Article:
- Reference Material
Light passing through a mineral is resolved into two permitted vibration directions. In an anisotropic mineral light travels at different velocities along the two vibration directions. The ray travelling in the slow vibration direction will be retarded compared with the ray travelling in the fast vibration direction. On leaving the mineral grain the two rays will interfere, producing interference colours.
When the slow ray exits the mineral grain the fast ray will already have exited the grain and travelled an additional distance know as the optical path difference, or retardation (Δ). This distance is proportional to the thickness of the mineral grain (t) and the difference in the refractive indices of the two vibration directions (n1-n2):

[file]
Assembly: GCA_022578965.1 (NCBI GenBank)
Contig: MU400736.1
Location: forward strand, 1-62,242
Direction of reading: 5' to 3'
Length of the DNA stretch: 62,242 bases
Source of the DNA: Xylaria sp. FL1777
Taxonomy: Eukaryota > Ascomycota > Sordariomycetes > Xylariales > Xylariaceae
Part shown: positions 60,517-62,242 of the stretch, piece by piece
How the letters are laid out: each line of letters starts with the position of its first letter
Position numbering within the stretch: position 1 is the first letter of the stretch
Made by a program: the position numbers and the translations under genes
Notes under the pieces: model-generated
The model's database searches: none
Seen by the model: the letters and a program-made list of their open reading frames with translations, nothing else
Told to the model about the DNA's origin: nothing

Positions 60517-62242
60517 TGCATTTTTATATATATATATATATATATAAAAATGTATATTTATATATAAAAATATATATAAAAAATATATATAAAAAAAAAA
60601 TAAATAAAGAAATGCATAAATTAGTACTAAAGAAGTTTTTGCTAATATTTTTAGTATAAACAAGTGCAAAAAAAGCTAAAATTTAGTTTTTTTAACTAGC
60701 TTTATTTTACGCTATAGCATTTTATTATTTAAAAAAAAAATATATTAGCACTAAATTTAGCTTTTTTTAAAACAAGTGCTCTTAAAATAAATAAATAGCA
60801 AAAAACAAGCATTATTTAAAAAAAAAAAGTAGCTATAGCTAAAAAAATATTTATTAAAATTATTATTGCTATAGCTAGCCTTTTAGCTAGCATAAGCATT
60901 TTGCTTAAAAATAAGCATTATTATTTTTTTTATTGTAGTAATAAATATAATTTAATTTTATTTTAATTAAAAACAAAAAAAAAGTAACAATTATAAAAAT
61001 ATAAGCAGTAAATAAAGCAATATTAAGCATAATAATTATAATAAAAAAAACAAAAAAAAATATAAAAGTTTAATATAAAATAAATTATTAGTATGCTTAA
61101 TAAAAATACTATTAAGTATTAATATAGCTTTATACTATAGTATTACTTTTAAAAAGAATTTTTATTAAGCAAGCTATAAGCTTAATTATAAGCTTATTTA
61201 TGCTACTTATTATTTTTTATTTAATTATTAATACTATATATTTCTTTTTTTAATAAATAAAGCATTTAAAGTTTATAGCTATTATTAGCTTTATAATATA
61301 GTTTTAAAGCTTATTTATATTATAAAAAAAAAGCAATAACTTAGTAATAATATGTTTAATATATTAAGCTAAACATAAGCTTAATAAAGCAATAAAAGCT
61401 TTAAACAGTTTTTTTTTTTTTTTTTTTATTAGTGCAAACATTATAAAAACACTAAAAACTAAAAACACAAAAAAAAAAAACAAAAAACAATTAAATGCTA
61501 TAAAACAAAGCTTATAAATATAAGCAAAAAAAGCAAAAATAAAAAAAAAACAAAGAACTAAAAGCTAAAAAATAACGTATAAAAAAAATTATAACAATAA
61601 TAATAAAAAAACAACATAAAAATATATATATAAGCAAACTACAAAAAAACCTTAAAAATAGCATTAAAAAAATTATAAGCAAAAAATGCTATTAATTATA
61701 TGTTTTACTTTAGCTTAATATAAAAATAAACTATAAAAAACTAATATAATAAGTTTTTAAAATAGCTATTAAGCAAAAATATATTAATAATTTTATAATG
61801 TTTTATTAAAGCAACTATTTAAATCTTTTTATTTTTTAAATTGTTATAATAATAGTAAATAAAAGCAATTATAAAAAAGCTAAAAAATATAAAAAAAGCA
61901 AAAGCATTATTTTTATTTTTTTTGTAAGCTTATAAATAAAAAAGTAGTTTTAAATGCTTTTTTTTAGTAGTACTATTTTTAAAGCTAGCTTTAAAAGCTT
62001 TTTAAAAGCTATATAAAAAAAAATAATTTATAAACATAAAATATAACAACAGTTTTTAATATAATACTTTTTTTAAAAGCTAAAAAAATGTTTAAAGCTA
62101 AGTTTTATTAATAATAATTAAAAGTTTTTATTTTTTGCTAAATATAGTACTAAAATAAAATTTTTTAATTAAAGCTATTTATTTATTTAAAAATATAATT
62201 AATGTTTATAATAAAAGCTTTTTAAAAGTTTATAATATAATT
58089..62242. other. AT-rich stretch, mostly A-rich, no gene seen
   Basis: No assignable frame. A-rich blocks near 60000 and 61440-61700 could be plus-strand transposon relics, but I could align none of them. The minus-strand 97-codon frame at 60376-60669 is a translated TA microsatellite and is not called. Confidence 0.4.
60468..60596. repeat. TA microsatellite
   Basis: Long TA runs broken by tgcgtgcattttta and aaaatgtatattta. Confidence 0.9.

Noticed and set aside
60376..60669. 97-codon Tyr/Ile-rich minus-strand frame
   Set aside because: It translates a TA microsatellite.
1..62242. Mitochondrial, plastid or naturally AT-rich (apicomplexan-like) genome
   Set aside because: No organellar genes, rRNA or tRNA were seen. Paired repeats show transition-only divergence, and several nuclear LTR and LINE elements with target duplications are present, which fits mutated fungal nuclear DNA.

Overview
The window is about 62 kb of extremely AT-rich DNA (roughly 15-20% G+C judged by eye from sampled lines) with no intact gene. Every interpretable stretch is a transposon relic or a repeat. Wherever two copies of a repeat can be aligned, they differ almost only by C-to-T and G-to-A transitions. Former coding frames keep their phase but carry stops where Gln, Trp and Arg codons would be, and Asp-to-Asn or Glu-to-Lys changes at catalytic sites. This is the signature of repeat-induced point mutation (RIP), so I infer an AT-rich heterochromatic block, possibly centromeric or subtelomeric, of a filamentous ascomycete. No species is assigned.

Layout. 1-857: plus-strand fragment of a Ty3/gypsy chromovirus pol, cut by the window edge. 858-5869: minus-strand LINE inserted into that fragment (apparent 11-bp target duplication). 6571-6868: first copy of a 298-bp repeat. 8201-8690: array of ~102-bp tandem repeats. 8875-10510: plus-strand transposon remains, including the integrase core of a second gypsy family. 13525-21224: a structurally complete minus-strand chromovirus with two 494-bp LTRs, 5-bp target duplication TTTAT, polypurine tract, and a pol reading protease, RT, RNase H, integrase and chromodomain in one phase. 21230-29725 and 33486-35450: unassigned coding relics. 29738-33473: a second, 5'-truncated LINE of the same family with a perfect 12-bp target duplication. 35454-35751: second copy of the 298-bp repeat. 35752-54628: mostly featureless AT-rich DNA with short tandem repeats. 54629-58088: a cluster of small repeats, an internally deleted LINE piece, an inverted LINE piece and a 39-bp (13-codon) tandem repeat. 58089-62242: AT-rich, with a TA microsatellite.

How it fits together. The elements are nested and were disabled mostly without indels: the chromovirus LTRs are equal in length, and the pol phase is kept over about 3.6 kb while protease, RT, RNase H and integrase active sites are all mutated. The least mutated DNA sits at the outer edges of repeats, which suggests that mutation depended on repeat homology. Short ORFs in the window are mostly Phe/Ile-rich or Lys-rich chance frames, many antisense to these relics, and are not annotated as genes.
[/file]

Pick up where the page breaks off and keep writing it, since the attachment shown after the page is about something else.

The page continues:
Δ = t(n1-n2)
The birefringence is the difference in the refractive indices of the two vibration directions (n1-n2).
When rotated under cross-polarised light anisotropic minerals display changing interference colours called birefringencecolours. The birefringence (n1-n2) of the mineral can be determined from these colours using a Michel-Levy chart.
“Birefringence,” 1A Collections, accessed August 6, 2021, https://wserv3.esc.cam.ac.uk/p1acollections/items/show/177.